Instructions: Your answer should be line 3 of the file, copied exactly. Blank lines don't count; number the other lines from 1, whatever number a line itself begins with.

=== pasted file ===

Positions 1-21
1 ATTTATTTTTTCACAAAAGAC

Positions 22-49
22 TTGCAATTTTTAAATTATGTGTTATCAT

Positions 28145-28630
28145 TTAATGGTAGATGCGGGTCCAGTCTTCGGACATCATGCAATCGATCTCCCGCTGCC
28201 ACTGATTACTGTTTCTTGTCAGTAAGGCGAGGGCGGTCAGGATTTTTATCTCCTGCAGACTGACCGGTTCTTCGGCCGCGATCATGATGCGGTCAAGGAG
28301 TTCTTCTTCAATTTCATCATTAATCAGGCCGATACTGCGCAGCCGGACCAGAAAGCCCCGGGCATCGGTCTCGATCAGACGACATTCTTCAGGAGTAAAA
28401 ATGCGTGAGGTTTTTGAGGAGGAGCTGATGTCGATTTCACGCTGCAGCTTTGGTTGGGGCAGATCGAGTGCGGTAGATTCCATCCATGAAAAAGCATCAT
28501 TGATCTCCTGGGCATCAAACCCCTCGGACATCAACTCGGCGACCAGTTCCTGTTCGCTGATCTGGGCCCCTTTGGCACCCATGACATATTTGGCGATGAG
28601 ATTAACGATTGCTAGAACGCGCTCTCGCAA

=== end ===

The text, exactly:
Positions 22-49